Archive for the ‘Foreign Policy’ Category

6
Jun

An obscure court in The Hague will soon issue a ruling likely to inflame tensions in the South China Sea and force Washington to clarify how far it is willing to go to defend its allies in Manila.

The international tribunal is due to issue a decision this month over territorial disputes in the strategic waterway that have pitted China against its smaller neighbor, the Philippines. Most experts believe the court will side with Manila on the key issues.

But China has already rejected the court’s authority and vowed to stick to its far-reaching claims over the contested shoals, reefs, and rocks that the Philippines also asserts are its own. With a minuscule navy and coast guard, Manila will be looking to the United States for both diplomatic and military support. But, so far, Washington has stopped short of promising to come to the rescue of the Philippines if its ships clash with Chinese vessels in the South China Sea.

“We’ve had a number of uncomfortable senior-level engagements with the Filipinos over the past few years where they have pressed us, quite hard at times, to make our commitments clear,” a former senior U.S. government official, who was present at some of the discussions, told Foreign Policy. But the United States always declined to clarify its stance, the ex-official said.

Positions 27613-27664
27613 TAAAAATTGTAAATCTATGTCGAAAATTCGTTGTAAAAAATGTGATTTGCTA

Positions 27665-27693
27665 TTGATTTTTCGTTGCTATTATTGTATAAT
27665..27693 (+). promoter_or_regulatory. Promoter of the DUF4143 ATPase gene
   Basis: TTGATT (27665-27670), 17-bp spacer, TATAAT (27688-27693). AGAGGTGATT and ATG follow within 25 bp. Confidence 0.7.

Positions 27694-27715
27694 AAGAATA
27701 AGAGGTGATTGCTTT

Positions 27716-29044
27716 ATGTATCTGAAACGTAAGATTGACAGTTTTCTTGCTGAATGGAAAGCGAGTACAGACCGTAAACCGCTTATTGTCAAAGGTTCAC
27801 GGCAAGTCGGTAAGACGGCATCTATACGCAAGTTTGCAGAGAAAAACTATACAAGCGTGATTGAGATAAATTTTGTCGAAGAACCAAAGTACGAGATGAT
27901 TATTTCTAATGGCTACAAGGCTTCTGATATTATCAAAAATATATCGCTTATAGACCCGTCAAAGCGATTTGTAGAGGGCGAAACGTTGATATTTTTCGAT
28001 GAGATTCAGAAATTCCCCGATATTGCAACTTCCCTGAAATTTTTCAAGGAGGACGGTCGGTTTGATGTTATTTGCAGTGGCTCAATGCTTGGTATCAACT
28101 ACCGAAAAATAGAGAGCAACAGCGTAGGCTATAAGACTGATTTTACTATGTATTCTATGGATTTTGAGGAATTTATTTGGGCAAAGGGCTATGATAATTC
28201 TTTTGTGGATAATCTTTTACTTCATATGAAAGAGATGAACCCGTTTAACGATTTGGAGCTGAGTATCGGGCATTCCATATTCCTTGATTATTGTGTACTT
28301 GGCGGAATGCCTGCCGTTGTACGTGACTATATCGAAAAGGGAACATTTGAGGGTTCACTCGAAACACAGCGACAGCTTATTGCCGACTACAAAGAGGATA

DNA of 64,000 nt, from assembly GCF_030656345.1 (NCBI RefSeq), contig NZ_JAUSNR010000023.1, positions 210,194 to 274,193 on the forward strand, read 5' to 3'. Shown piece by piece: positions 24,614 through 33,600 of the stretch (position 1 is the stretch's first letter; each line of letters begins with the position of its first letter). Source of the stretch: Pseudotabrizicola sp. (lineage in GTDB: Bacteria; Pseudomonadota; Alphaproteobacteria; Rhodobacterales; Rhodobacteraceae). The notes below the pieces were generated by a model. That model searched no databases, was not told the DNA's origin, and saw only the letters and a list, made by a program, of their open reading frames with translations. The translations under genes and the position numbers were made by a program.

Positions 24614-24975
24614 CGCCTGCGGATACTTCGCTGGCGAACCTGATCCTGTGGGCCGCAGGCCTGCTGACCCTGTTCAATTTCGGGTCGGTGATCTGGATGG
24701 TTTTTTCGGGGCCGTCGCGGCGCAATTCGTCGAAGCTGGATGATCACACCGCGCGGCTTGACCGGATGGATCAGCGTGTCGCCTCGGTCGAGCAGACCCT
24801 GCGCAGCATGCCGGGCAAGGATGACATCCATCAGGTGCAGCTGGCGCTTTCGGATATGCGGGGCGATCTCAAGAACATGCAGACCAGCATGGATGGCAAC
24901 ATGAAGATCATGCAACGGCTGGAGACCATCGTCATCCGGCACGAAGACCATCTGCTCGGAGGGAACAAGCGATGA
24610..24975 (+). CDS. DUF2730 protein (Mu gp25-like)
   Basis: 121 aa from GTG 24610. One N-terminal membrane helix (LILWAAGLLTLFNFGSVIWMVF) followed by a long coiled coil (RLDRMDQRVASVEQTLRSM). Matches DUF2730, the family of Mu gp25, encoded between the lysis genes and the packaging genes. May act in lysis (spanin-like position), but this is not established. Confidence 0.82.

The showdown in the South China Sea has been heating up for years, thanks to China’s large-scale land reclamation and aggressive use of fishing fleets and coast guard ships to bully other countries to steer clear of what Beijing considers its territory. Read more…

  • By Dan De Luce is Foreign Policy’s chief national security correspondent., Keith Johnson is a senior reporter covering energy for Foreign Policy.
  • June 2, 2016
1
Jun

Six weeks before a critical summit meeting aimed at bolstering NATO’s deterrence against a resurgent Russia, the alliance is facing a long list of challenges. The first is to find a country to lead the last of four military units to be deployed in Poland and the three Baltic nations.

But that, analysts say, could be the least of its problems.

Security concerns are as high now as they have been since the end of the Cold War. As the immigration crisis has strained relations within the Continent, anxieties have been heightened by Russian military offensives in Crimea and eastern Ukraine, and a bombing campaign in Syria that has demonstrated Moscow’s rapidly increasing capabilities. Lately, Russia has talked openly about the utility of tactical nuclear weapons.

Despite the growing threats, many European countries still resist strong measures to strengthen NATO. Many remain reluctant to increase military spending, despite past pledges. Some, like Italy, are cutting back. France is reverting to its traditional skepticism toward the alliance, which it sees as an instrument of American policy and an infringement on its sovereignty.